Fathers Pang Yongxing, 30, Ma Shunbao, 50, and Wang Limao, 32, all underground Roman Catholic clergy members in Baoding city in the northern province of Hebei, were sentenced on July 7 for "disturbing the peace of society", the Connecticut-based Cardinal Kung Foundation said.
Police arrested Wang as he delivered mass on Palm Sunday in March, Ma while offering Easter Sunday mass a week later, and Pang in his home on December, 2001, it said in a faxed statement received on Saturday.
It said the three were being held at the Balizhuang labour camp in Baoding, around 150 km south of Beijing.
Phone calls to the camp were not answered.
"To sentence these Roman Catholics under the 'cult' law and to punish them for this in labour camps is a transparent example that there is no religious freedom in China," said the foundation's president Joseph Kung.
"It makes a mockery of the 'religious freedom' clause in the Chinese constitution."
Rights groups say China has used cult laws, enshrined as part the government's fight against banned spiritual movement Falun Gong, to ratchet up its crackdown on Christians and Muslims outside the State-approved religious bureaucracy.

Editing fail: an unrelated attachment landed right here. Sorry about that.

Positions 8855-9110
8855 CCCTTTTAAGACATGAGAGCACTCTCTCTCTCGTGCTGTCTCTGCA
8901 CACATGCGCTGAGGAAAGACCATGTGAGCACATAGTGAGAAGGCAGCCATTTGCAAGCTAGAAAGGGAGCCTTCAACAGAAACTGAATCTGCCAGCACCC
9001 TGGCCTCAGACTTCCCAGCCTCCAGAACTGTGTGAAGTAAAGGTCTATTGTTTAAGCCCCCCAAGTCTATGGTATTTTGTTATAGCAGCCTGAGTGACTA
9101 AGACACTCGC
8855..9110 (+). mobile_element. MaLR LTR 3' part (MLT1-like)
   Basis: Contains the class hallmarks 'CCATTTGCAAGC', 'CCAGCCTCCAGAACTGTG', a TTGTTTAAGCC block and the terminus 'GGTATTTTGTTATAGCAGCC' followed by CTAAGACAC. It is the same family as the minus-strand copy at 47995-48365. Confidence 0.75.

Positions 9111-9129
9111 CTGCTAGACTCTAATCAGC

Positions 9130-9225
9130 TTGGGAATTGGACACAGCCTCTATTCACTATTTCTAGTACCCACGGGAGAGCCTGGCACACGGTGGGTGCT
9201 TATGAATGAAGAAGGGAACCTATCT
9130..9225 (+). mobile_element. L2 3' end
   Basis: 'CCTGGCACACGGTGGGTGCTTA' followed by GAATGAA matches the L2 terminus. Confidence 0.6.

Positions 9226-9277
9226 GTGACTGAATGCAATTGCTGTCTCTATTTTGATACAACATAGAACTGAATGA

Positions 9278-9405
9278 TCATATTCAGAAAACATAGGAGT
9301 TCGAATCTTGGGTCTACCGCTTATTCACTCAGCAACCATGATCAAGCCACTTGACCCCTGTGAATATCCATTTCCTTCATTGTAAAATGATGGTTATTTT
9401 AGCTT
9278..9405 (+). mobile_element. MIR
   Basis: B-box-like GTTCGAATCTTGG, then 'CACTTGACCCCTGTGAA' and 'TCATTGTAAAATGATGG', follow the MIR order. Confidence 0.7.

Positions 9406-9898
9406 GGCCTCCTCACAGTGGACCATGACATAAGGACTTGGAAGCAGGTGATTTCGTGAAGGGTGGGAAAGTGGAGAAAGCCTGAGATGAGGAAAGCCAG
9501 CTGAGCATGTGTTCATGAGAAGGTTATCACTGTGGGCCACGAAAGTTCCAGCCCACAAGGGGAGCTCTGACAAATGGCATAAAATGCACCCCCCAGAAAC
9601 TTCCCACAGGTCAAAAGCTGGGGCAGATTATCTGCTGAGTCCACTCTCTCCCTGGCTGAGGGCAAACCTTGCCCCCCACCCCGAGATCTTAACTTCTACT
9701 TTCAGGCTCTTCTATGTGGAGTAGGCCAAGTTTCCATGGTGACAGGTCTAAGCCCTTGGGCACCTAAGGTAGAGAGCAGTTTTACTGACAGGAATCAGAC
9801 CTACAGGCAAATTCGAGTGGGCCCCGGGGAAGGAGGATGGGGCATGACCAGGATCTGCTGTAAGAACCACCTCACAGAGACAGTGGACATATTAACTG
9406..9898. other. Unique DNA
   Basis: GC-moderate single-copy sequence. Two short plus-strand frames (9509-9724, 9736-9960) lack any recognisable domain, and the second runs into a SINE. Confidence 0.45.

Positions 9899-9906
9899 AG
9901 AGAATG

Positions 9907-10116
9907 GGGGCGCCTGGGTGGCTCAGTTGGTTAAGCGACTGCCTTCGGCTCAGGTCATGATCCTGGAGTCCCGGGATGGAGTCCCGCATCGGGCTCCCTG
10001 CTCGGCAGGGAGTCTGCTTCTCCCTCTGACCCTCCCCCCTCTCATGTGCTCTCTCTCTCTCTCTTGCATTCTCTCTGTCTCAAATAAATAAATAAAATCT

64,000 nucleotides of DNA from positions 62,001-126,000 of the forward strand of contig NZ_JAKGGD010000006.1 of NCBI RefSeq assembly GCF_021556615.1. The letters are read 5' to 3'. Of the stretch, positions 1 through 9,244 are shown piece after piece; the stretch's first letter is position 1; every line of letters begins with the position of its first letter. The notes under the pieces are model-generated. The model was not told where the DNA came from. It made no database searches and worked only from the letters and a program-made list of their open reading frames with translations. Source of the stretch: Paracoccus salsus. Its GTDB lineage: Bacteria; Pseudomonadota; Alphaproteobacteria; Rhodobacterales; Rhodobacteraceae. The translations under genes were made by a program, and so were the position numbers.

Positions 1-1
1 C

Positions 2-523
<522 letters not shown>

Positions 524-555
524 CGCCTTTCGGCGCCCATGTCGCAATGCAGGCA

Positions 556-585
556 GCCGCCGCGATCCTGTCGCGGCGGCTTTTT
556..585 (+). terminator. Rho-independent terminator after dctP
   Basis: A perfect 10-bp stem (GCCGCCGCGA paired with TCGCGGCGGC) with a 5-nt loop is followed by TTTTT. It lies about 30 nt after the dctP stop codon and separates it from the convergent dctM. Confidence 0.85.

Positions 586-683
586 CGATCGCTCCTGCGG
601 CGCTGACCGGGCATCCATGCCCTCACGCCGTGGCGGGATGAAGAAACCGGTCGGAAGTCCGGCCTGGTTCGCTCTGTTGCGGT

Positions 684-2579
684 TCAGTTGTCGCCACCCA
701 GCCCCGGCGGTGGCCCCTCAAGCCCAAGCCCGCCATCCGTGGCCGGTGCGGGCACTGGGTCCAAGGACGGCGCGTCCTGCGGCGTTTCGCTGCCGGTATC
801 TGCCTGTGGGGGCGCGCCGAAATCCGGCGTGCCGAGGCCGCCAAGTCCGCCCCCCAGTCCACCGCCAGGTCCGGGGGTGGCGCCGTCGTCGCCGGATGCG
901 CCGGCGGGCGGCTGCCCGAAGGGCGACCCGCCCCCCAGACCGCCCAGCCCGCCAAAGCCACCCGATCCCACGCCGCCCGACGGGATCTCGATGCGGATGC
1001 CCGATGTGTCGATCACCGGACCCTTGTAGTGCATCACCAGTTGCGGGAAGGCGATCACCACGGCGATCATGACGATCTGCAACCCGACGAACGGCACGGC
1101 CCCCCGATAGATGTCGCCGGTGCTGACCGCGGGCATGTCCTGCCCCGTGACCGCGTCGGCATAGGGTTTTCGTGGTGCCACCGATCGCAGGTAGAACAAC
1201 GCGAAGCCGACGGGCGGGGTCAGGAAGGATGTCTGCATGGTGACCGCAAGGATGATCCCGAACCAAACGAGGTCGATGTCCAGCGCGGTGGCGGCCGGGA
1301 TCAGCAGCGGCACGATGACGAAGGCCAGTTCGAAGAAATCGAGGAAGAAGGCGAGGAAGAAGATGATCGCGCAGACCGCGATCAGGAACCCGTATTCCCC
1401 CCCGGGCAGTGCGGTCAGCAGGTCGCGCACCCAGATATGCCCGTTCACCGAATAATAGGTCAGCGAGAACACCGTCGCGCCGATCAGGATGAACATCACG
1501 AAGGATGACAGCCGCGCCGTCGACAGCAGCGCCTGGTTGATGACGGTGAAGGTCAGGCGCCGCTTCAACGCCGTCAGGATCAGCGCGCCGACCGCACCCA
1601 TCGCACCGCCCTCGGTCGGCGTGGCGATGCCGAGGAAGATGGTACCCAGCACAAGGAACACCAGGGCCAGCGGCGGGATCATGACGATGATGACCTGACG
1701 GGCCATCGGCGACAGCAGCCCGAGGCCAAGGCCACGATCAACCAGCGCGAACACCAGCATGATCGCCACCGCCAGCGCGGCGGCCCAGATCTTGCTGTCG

The Holy See estimates there are eight million Chinese Catholics loyal to the Pope, compared to only five million in the state-backed Catholic Church.
Six underground Catholics from the coastal province of Zhejiang were arrested for "illegal pilgrimages" to Baoding but released after they paid a total of 30,800 yuan ($3,850) in fines, the group added.
Another dozen were unable to pay the fines and still in custody, it said.
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